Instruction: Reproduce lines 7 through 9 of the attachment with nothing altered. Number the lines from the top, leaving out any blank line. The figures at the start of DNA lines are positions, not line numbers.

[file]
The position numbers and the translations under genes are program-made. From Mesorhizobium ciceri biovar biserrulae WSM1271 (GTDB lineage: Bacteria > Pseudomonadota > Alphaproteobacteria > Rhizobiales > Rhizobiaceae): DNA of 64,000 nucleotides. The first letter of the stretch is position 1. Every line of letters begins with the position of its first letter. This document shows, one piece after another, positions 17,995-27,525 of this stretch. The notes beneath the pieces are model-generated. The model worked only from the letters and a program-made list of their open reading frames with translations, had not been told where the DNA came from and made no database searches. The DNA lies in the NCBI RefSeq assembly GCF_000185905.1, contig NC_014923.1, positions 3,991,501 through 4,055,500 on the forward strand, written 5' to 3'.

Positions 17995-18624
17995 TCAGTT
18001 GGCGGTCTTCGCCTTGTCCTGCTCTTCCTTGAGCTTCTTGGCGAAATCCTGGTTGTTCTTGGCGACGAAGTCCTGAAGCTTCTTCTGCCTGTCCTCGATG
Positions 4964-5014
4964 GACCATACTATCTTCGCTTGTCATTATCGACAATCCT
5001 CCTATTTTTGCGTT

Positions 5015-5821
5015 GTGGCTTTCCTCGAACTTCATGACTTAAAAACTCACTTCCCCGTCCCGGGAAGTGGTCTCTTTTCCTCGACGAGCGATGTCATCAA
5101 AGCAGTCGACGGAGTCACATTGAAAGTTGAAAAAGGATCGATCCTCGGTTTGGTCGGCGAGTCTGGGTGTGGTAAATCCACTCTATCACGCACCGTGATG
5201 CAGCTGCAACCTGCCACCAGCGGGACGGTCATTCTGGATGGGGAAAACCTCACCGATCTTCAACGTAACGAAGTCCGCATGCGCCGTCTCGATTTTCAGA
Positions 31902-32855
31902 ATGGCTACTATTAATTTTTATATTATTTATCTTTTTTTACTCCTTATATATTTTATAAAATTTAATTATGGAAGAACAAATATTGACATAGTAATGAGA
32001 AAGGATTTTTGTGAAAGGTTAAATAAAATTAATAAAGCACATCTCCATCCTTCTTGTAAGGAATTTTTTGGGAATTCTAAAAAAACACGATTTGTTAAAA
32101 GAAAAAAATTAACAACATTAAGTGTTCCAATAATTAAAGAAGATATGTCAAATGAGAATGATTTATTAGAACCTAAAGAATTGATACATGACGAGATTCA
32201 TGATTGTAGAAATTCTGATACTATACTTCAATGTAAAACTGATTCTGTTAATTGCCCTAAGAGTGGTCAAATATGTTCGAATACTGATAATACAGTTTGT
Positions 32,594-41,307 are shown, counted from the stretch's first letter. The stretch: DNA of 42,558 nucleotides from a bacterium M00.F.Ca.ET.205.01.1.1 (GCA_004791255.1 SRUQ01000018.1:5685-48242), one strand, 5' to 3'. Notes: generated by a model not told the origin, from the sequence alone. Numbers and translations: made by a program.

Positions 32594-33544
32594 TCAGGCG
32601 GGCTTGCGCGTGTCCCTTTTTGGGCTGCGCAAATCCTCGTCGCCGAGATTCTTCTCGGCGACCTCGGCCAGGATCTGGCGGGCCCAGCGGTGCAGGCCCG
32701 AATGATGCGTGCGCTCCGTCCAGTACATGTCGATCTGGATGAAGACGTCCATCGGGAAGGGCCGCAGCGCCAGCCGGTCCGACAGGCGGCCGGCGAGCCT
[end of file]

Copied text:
5001 CCTATTTTTGCGTT

Positions 5015-5821
5015 GTGGCTTTCCTCGAACTTCATGACTTAAAAACTCACTTCCCCGTCCCGGGAAGTGGTCTCTTTTCCTCGACGAGCGATGTCATCAA